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Publication numberUS2931412 A
Publication typeGrant
Publication dateApr 5, 1960
Filing dateOct 14, 1954
Priority dateOct 14, 1954
Publication numberUS 2931412 A, US 2931412A, US-A-2931412, US2931412 A, US2931412A
InventorsLuman B Wing
Original AssigneeLuman B Wing
Export CitationBiBTeX, EndNote, RefMan
External Links: USPTO, USPTO Assignment, Espacenet
Corrugated spring steel bushing
US 2931412 A
Abstract  available in
Previous page
Next page
Claims  available in
Description  (OCR text may contain errors)

April 5, 1960 L. B. WING 2,931,412

CORRUGATED SPRING STEEL BUSHING s Sheets-Sheet 1 Filed Oct. 14, 1954 F l G. 5

INVENTOR. LUMAN B. WlNG HIS A T TORNEYS April 5, 1960 L. B. WING 2,931,412

CORRUGATED SPRING STEEL BUSHING Filed 001;. 14', 1954 3 Sheets-Sheet 2 INVENTOR.


3 Sheets-Sheet 3 I INVENTOR. LUMAN B. WING & YU/Z/Vfyy 9/ \W FIGH.

Filed 001,. 14, 1954 2,931,412 CORRUGATED SPRING STEEL BUSHKNG Luman B. Wing, Islip, NY.

Application October 14, 1954, Serial No. 462,257 10 (Ilaims. (Cl. Iii-41.7)

This invention relates to fastening devices and has particular reference to such a device in which a bushing frictionally locks a shaft, rod, pin, screw, stud or bolt in an opening against unintended movement with respect to the opening.

In accordance with the present invention, there is provided such fastening devices which do not require the opening to be threaded or otherwise specially treated, which so strongly resist movement in the opening as to be capable of directly transmitting several horsepower of mechanical motion, and which may be readily released and reused many times notwithstanding the positive locking.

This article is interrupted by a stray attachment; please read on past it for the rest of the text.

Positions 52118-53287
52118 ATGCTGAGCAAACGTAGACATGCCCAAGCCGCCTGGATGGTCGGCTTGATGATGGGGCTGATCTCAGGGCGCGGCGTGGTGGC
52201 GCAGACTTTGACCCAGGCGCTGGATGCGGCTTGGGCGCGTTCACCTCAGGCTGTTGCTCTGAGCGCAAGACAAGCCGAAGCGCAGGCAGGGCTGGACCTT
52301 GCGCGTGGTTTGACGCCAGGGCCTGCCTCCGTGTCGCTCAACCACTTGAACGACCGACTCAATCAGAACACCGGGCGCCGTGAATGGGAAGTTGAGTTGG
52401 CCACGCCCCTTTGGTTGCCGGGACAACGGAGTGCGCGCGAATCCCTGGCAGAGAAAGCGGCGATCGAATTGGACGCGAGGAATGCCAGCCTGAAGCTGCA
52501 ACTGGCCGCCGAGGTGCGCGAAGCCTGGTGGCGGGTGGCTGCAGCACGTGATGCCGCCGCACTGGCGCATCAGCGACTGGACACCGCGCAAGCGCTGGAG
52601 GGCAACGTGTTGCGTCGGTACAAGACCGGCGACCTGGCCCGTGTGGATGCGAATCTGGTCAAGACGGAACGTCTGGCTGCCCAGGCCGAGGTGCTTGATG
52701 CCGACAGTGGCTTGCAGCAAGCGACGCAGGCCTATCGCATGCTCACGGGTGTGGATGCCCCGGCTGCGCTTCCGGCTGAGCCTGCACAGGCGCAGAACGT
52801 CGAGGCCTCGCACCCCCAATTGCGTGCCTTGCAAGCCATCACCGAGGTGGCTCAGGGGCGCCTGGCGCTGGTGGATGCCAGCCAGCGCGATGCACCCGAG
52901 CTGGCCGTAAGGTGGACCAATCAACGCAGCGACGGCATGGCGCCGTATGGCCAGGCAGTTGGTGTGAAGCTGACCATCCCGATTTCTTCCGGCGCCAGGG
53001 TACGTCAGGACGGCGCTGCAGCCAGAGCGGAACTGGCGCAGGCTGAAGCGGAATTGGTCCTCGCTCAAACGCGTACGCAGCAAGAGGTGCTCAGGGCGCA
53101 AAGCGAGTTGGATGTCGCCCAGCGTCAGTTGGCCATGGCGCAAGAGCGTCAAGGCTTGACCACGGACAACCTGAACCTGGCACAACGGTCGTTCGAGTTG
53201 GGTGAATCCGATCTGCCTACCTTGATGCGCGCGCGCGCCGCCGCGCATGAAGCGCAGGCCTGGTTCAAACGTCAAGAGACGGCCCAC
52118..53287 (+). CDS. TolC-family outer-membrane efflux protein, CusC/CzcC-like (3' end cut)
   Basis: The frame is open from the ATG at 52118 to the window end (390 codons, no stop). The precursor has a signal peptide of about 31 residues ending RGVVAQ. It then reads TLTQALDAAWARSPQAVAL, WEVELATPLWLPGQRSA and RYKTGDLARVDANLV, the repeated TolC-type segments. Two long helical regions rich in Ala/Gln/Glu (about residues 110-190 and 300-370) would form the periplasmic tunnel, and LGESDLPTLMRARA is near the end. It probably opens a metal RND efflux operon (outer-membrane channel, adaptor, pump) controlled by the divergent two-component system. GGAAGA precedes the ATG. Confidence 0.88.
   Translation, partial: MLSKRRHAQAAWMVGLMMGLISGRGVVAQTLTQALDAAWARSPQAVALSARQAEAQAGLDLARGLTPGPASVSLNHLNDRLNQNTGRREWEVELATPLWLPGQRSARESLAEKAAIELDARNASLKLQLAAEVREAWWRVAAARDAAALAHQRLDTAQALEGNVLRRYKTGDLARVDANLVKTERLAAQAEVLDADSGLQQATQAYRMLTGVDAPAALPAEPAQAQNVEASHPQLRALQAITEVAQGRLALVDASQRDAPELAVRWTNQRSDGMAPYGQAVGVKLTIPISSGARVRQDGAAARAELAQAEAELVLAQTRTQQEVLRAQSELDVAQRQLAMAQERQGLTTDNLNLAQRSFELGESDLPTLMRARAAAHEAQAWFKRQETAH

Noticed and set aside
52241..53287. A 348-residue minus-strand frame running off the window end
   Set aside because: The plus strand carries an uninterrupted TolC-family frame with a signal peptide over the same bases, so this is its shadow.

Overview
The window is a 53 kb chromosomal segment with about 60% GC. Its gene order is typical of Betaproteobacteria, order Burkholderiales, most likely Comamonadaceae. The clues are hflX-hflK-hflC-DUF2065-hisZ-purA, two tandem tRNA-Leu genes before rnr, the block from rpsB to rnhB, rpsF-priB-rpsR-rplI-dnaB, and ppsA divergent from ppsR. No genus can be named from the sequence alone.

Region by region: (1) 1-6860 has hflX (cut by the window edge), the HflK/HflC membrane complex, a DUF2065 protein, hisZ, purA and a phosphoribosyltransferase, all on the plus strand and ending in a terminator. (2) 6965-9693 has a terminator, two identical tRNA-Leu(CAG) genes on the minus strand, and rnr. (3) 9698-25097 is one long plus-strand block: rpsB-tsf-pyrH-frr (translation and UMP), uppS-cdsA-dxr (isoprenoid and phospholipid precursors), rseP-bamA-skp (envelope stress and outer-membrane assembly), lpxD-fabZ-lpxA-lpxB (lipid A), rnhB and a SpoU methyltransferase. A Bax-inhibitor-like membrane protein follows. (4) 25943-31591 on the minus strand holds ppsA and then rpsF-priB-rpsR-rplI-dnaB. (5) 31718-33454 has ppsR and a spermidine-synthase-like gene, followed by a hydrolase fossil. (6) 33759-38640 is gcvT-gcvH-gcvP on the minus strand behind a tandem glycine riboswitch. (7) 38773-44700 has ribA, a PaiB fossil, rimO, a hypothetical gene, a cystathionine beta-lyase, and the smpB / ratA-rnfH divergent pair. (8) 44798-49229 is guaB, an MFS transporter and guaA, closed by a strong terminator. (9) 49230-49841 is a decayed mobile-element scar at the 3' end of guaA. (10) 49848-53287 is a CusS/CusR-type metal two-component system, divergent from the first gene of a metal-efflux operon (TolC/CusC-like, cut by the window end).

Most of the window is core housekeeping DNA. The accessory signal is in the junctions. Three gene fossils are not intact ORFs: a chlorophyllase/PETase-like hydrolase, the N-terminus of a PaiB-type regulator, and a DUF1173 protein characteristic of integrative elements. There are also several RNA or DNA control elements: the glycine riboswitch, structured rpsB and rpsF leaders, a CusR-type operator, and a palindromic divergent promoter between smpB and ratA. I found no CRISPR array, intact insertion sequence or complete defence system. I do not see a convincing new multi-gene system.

Such a device is only possible by using spring steel or equivalent material, so hardened that it can only be elastically deformed under such pressure as it is subjected to in this device.

It is impossible to accomplish the purpose of this device, which is to resist and or transmit torque, with plastically deformable materials such as aluminum sheet iron, because such plastically deformable materials will yield to the torque and be deformed by it, and thus release whatever grip they had in direct proportion to the stress that is applied.

With elastic deformation of hardened spring steel, as used exclusively and for the first time in this invention,

' there is no permanent change in shape when pressure is applied and released or under the stress of torque.

The above as well as additional advantages of the present invention will be more clearly understood from the following description of several of its exemplifications, reference being made to the accompanying drawings wherein: